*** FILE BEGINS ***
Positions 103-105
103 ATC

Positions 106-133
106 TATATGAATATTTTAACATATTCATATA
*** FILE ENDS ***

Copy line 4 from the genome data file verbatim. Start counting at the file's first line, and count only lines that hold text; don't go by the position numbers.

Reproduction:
106 TATATGAATATTTTAACATATTCATATA